How To Buy A House Without Mortgaging an Arm and A Leg

The following is a post by Sasha Kahn, with information provided by Genworth Financial.

When buying a house, lenders prefer perspective buyers who can spend the required 20% on a down payment. But let’s face it, for many of us, that’s just not an option.

You may be one of the 99% who can’t afford a hefty down payment, but there are still ways to move forward with your dream of buying a home. Aside from the various types of home mortgages available, there is also something called mortgage insurance. Private mortgage insurance (PMI) is a loan to protect the lender in the event that the buyer defaults. It’s the only way to buy a home while putting down a minimal cash down payment.

Why PMI is needed

Statistics show that homeowners with less than 20% invested in the cost of a home are considerably more likely to default. Here’s where the risk comes in for lenders and investors. In an effort to offset that risk, lenders and investors typically require mortgage insurance for loans with down payments of less than 20%.

Where do I buy PMI?

You don’t. PMI is ordered by the lender while the loan is being underwritten. The lender works with the home buyer to determine which loan product best meets their needs, and then establishes the MI requirements. The investor then determines the amount of MI coverage required for each specific loan product.

Are MI premiums tax-deductible?

Tax deductions are available for both seasoned and first-time homebuyers. Household income and marital status affect deductions. There are some other restrictions as well.  For example, the property must be your primary residence, your adjusted gross income must be $100k or less for full deduction (partial deductions up to $109K), and the origination of your mortgage must have occurred after January 2007.

PMI has benefits for the home buyer

Obviously the primary benefit is that without PMI, people with little money for a large down payment would not be eligible to become a homeowner. But there are other benefits as well. Companies like Genworth Financial offers Job Loss Protection that will help with mortgage payments if you lose your job. In this economy, that’s a huge benefit.  Genworth also offers Homeowner’s assistance programs to help you through the arduous process of buying a home.  They’ll even offer a discount on the mortgage insurance premium with their Counseling Saver program.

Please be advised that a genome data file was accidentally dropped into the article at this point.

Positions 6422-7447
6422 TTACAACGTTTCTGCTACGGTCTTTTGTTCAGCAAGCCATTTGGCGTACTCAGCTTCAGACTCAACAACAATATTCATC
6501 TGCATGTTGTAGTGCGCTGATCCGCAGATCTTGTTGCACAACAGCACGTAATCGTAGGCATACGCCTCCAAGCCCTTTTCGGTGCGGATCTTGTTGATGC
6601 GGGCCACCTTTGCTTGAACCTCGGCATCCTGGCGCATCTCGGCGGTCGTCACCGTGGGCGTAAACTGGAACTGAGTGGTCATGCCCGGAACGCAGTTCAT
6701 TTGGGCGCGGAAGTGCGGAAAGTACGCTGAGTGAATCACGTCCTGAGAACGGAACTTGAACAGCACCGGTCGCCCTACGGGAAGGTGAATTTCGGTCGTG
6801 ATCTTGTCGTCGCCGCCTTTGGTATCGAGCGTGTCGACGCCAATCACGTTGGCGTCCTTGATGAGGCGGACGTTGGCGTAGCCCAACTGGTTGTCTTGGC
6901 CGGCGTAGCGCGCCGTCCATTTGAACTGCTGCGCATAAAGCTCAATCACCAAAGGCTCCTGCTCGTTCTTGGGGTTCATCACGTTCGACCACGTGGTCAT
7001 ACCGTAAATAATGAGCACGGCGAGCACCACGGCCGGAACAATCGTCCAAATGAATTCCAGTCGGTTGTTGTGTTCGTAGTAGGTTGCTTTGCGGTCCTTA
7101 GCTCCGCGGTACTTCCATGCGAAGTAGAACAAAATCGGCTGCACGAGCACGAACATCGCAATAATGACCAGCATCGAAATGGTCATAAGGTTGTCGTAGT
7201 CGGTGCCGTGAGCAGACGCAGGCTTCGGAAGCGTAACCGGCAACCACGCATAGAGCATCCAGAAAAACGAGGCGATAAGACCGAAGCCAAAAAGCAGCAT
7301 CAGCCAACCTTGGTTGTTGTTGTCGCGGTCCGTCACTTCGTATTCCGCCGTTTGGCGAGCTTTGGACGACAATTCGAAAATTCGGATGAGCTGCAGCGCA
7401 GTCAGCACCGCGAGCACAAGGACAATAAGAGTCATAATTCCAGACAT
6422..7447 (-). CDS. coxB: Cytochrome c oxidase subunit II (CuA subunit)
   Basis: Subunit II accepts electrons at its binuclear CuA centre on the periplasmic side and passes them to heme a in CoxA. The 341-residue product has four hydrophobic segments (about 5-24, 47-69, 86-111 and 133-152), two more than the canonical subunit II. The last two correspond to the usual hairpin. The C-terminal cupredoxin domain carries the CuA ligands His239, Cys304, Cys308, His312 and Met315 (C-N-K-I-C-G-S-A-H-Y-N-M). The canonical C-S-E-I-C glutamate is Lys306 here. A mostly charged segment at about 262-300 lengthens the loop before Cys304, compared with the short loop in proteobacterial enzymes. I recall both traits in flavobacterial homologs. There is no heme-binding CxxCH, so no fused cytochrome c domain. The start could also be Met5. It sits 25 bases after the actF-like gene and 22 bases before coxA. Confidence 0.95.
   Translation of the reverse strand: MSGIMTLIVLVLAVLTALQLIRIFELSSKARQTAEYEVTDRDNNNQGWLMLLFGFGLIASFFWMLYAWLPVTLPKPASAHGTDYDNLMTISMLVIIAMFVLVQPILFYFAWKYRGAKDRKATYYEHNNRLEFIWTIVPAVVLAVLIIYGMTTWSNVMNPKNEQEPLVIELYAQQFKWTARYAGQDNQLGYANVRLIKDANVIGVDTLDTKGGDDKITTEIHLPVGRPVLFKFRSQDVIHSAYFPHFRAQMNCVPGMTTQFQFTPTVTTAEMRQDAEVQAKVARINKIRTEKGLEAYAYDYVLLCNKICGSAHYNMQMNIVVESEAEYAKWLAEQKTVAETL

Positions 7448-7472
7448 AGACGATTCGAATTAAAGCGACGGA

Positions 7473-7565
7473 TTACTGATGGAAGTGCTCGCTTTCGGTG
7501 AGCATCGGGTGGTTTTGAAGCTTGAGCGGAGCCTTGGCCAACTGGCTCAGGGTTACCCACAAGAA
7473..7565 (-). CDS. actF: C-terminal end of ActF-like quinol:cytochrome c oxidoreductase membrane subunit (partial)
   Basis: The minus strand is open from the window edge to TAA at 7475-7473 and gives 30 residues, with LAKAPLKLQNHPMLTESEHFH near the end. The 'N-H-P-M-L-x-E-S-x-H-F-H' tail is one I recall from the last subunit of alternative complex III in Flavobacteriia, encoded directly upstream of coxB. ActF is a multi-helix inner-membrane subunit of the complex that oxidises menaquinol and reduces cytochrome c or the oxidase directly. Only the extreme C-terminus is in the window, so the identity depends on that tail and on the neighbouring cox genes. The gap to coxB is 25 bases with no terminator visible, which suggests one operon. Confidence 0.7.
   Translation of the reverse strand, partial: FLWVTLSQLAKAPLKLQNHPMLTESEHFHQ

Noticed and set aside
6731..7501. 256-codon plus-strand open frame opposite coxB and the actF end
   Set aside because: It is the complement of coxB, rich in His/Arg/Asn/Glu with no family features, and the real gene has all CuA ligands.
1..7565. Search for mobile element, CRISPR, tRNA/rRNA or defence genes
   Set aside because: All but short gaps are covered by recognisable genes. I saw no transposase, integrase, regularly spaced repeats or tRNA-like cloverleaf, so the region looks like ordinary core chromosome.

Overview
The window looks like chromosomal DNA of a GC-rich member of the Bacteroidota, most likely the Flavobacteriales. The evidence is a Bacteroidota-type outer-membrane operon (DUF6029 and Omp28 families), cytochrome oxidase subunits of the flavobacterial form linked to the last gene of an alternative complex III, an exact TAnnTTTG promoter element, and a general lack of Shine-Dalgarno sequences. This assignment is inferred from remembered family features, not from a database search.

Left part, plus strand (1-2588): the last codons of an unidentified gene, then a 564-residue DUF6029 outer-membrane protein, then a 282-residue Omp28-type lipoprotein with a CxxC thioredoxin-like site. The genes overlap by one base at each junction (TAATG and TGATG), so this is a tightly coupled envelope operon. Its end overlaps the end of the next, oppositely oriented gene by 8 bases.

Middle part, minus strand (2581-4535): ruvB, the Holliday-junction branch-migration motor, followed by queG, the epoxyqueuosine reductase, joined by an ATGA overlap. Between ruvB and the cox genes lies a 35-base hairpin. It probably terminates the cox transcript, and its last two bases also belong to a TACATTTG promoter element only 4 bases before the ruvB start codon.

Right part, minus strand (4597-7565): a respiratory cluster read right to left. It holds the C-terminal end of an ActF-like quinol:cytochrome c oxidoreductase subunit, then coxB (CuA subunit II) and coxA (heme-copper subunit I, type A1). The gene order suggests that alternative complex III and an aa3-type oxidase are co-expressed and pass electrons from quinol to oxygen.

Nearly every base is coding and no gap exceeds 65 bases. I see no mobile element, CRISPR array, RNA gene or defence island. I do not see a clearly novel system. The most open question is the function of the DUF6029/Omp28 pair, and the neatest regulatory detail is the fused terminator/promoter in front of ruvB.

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3 thoughts on “How To Buy A House Without Mortgaging an Arm and A Leg

  • I agree that it is better to wait and save up for the 20% down payment, but in many cases it is actually preferable for a buyer to put down whatever they can afford and go the PMI route if they still fall short.

    A couple of examples where a PMI would be preferable are: if the buyer is already paying a substantial amount on rent, that money would be better spent paying down the mortgage on a new house; if house prices are expected to significantly increase in the near future; or if the property in question is highly desirable and will likely be snapped up by another buyer.

  • Its a great time to buy a home simply because their are so many places in the country where home prices have become attractive. Thirty year fixed rate mortgage rates are now under four percent. I can remember years back when housing was king long before the housing bust. Everybody had the expection that home prices would always increase. Even myself as far as that go’s almost believed in this fairy tale. And it was just that a fairy tale as long as it lasted. I don’t have the data in front of me but I think their was only one or two years from 1945 to the early 2000’s that national home prices declined. Their were pockets of weakness in texas during the oil bust of the 1980’s but over all prices increased steadly from 1945 to about 2006. One giant bubble

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